Japan (1758 - 1831) Timeline
Buddhist : Zen / Chan
Poems by Ryokan
Books - Links
Ryokan became a priest at age 18 and took to a life of wandering. He eventually met his teacher, Kokusen Roshi, and settled down to study Zen practice, ultimately becoming his most esteemed student. When Kokusen Roshi died, Ryokan inherited his temple. But the duties and regularity of being temple master didn't suit Ryokan, and he resumed his itinerant life.
He next settled in a small hut he called Gogo-an on Mt. Kugami, where he lived by begging.
Ryokan's love of children and animals is legendary. He often played games with the local children, as reflected in his own poetry.
His reputation for gentleness was sometimes carried to comical extremes. A tale is told that, one day when Ryokan returned to his hut he discovered a robber who had broken in and was in the process of stealing the impoverished monk's few possessions. In the thief's haste to leave, he left behind a cushion. Ryokan grabbed the cushion and ran after the thief to give it to him. This event prompted Ryokan to compose one of his best known poems:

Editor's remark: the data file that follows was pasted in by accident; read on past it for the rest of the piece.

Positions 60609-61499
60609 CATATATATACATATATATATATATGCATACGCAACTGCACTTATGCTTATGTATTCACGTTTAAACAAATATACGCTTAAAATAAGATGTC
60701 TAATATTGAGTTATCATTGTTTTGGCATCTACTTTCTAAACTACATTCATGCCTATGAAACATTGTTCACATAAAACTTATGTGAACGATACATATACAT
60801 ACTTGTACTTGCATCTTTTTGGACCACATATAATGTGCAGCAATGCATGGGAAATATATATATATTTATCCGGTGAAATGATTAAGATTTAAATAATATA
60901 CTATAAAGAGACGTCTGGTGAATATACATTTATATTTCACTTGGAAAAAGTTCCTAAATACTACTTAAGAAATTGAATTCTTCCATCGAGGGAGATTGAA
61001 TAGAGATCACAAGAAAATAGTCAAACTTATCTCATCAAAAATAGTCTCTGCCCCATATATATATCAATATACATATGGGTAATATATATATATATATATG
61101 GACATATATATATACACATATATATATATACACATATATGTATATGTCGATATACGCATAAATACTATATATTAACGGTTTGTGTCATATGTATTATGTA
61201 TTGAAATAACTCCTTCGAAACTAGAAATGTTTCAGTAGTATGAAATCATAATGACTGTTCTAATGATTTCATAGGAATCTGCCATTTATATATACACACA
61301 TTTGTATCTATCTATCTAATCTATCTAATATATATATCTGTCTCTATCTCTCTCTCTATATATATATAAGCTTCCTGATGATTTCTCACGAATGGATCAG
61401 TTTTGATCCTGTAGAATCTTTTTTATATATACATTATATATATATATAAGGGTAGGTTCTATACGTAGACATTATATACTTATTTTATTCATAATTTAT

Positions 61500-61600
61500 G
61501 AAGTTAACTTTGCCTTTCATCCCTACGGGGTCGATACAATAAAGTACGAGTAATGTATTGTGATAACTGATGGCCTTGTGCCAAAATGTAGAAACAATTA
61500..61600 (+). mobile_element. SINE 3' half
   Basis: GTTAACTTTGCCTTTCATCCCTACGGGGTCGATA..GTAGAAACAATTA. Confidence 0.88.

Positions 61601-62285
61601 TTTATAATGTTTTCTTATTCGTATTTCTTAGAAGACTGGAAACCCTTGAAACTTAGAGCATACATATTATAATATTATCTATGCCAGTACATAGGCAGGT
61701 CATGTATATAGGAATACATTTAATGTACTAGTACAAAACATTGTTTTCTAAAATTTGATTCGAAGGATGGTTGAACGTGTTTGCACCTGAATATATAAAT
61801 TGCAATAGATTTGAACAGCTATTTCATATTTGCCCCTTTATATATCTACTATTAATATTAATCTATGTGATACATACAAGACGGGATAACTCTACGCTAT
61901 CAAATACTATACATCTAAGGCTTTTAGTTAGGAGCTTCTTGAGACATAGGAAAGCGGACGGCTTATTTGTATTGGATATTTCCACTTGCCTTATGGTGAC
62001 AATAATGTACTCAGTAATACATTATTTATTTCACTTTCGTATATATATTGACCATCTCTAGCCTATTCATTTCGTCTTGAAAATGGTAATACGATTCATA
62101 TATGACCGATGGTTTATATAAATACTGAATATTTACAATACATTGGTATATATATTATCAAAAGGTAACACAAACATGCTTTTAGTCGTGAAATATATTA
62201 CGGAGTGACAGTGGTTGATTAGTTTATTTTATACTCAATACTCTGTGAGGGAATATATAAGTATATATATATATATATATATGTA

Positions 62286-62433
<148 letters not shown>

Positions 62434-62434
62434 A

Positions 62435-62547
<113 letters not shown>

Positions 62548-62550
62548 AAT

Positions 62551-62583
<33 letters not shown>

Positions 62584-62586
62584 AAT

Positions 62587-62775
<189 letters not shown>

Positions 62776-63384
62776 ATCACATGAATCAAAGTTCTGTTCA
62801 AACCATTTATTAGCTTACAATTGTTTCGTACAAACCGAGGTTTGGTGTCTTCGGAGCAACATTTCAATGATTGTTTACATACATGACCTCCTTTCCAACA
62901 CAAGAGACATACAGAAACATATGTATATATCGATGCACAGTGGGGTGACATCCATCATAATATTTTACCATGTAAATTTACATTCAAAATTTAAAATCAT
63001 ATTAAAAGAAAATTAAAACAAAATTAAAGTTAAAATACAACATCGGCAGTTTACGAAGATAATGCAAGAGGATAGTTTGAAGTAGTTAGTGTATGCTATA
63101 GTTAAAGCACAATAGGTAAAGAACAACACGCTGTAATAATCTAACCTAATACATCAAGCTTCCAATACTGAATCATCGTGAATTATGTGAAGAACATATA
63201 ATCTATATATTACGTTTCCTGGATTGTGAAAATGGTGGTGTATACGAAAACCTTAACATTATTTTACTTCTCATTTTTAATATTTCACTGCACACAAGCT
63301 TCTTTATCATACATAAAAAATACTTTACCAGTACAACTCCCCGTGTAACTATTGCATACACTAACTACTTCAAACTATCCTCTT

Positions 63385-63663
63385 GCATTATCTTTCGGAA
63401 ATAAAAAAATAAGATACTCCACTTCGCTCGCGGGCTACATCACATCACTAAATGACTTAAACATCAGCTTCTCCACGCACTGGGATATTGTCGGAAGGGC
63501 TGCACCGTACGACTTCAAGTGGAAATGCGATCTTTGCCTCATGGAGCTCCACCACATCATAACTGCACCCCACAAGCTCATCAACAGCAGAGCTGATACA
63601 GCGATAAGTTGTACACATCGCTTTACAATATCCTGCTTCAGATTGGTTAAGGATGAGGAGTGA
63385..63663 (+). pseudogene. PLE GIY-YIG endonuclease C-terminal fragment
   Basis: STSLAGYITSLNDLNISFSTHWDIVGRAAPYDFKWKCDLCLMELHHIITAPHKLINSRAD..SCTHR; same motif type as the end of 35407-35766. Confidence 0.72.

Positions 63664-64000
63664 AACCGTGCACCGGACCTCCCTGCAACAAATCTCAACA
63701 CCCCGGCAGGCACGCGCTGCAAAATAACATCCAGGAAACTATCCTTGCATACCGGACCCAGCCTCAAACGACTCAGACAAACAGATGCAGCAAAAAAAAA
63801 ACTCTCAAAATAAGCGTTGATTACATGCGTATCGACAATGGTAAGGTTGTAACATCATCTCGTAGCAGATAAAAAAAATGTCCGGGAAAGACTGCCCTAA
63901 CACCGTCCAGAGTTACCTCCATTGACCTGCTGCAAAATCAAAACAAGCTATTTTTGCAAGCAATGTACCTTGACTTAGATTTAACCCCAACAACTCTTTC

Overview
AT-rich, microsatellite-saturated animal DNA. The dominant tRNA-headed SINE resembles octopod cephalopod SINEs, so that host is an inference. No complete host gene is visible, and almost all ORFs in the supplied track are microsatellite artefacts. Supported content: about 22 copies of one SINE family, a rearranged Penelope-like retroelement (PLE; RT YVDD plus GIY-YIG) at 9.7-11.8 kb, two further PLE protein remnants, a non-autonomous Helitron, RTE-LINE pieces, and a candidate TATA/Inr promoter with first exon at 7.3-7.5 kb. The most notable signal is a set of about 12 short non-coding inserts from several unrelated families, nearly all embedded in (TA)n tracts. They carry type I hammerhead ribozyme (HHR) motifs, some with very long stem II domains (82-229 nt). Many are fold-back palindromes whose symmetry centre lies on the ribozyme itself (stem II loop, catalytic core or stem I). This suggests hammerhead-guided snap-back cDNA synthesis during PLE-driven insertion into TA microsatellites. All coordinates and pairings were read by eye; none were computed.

The thief left it behind:
at my window.
When Ryokan was 70 and nearing the end of his life, he met a young nun and poet named Teishin. Though Teishin was only 28, they fell in love. They exchanged several beautiful love poems.
As Ryokan was dying, Teishin came to him and held him at his moment of death. It was Teishin who collected and published Ryokan's poetry after his death.
Poems by Ryokan
- A nightingale's song
- At Yahiko Mountain
- Autumn's first drizzle
- Caged Birds
- Even if you consume as many books
- First days of spring -- the sky
- I must go there today
- I sat facing you for hours but you didn't speak
- Reply to a Friend
- The Autumn Moon
- The I Ching States Happiness Lies in the Proper Blend of:
- The Lotus
- The plants and flowers
- The thief left it behind
- The winds have died, but flowers go on falling
- This world
- To kindle a fire
- You stop to point at the moon in the sky
Several poems by Ryokan.
Poems of Ryokan
Many poems of Ryokan on-line.
Gogo-an: Ryokan's Hermit Hut
Article on Ryokan and how he viewed his life of simplicity as exemplefied by his hut.
Olympia Zen Center: The Priest Ryokan San
Brief biography of Ryokan